Why the septic wound of the Rotorua emergency housing sums up NZ so perfectly

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Extension to emergency housing in motels irks Rotorua residents

Commissioners decided the motels could provide emergency housing under contracts with the Ministry of Housing and Urban Development for another two years rather than the five years sought by the ministry.

The decision comes more than a month after a hearing in Rotorua, where residents gave emotional statements opposing the ministry’s resource consent applications.

The majority of the 3841 submissions were in opposition and wanted all 13 consents to be declined.

Meanwhile, a list of conditions has been placed on the ministry and the housing providers.

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Among those are requirements for site management, noise control, and other new rules, such as the banning of dogs.

The ministry has also been asked to set up a community liaison group for engagement with providers and the community.

Another party, the consent holders, have been asked to meet with on a six-monthly basis is the Whakarewarewa Village and Te Puia.

Earlier, some submissions spoke of concerns about the impact of the three motels close to the village, including trespassing, vandalism, drug use, and the disrespect of kaumatua and residents.

However, despite these measures, some residents were unhappy with the outcome.

Nothing seems to sum up NZ better right now symbolically than the septic wound of emergency housing in Rotorua.

Emergency housing in motels started under John Key as a response to the images of kiwis living in cars. Key at the time said he was ‘surprised’ so many people seemed to come out of the woodwork to claim emergency housing which immediately started costing more than they budgeted for.

Normally poor people run a mile form ‘help’ from the State because the State are such cruel arseholes, but the privatisation agenda of State Housing under National and the total lack of investment in affordable housing drove a level of desperation not seen before so we had a wave of those in real desperation reaching out for emergency housing.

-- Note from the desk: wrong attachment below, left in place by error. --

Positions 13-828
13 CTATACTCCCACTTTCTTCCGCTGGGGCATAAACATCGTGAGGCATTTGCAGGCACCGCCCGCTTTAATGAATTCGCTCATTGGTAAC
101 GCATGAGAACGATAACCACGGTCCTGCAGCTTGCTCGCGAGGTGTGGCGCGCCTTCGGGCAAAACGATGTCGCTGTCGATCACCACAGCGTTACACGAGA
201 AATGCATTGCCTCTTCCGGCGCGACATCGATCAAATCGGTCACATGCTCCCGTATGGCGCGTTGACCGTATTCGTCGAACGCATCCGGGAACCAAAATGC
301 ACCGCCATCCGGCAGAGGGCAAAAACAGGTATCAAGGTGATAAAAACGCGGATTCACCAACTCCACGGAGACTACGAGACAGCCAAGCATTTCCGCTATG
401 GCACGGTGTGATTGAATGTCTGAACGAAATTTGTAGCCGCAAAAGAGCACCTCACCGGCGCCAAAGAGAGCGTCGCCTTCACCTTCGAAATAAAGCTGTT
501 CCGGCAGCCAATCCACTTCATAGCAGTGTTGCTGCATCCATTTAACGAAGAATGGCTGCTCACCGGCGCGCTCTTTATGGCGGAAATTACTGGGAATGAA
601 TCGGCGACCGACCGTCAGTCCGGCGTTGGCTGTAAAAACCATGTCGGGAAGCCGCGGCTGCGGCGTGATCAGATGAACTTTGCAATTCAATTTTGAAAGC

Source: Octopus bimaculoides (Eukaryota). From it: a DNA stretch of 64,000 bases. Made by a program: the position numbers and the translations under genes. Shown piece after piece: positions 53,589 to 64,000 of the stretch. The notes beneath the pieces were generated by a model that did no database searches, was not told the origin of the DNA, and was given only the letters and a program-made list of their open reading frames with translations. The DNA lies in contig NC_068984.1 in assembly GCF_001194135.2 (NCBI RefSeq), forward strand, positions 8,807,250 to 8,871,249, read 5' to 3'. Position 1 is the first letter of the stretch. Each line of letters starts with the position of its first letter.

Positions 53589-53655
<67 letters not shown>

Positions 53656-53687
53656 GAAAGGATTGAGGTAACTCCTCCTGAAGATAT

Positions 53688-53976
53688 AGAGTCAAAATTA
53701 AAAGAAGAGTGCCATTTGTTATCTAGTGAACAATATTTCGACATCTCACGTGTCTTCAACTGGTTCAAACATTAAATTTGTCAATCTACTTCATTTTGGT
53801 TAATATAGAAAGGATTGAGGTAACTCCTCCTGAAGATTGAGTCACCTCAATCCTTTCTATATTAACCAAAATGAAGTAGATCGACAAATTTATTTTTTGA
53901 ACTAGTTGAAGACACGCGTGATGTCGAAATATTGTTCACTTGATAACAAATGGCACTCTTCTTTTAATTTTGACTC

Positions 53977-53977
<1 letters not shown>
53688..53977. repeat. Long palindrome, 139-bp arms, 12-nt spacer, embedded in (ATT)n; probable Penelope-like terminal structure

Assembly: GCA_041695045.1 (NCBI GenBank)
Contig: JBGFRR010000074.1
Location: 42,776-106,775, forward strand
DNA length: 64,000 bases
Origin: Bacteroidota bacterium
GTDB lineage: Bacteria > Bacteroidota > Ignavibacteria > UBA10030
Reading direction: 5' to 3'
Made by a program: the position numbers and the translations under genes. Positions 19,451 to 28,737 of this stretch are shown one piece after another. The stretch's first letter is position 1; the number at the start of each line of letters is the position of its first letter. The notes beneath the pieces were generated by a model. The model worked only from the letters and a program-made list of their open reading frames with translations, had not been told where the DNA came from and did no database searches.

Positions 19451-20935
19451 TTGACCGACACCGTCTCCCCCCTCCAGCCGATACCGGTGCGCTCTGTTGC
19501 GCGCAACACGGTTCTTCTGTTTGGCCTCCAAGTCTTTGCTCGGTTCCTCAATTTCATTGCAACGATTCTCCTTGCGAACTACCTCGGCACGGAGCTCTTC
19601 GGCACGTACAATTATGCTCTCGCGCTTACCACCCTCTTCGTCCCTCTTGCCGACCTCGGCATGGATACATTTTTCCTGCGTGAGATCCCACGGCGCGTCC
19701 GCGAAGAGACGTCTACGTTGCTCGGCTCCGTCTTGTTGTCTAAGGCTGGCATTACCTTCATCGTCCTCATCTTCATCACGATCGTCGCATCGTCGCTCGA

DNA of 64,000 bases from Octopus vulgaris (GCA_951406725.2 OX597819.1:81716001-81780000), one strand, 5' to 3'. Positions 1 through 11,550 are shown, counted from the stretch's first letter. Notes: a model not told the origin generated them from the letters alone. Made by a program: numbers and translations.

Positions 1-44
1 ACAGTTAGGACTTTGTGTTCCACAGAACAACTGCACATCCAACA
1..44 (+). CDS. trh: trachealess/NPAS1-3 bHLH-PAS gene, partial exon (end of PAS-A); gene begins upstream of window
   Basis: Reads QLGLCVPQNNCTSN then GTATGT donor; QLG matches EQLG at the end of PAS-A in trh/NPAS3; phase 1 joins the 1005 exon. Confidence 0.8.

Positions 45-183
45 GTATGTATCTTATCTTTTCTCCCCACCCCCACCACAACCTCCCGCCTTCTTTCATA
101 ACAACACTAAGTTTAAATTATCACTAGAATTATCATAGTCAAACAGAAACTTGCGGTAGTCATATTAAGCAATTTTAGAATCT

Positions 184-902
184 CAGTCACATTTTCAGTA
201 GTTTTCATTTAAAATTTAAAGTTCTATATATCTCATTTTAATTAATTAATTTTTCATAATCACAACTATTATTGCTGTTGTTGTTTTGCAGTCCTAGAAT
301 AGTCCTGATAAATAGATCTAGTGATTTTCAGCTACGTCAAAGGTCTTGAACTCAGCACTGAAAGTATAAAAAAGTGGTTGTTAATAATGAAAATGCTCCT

Labour took over in 2017 but their Kiwibuild plan and lacklustre State House rebuilding plan  meant nothing meaningful was done with and Covid required everyone who was homeless was found a roof.

The need to house everyone during Covid saw the true enormity of our bleeding gums of inequality exposed alongside the joke of our underfunded ‘wrap around services’.

The predictability of crime, drugs, violence and untreated abuse from housing all those homeless together came flooding into the daylight as people living next to Motels housing the damaged were negatively impacted.

No where has this been more exposed than in Rotorua, a town dependent on hyper tourism  having the national shame of underfunded housing exposed so pornographically on the streets as they attempt to promote themselves to tourists.

Firstly, let’s acknowledge that social housing in Motels is a bandaid on a haemorrhaging  social problem that no one cares about.

NZers don’t care about homelessness because that would ask questions of how rigged the home ownership casino is in this country, and with many in the middle class benefitting from home ownership, we don’t like to face the reality of how unequal our society has become.

But the second issue I don’t get is that if all these Motels are so against housing the homeless and that it’s destroying their tourism reputation, then the Motels can simply say, ‘enough no more’ and stop bookings from the Social Agencies can’t they?

But they don’t.

Why don’t they?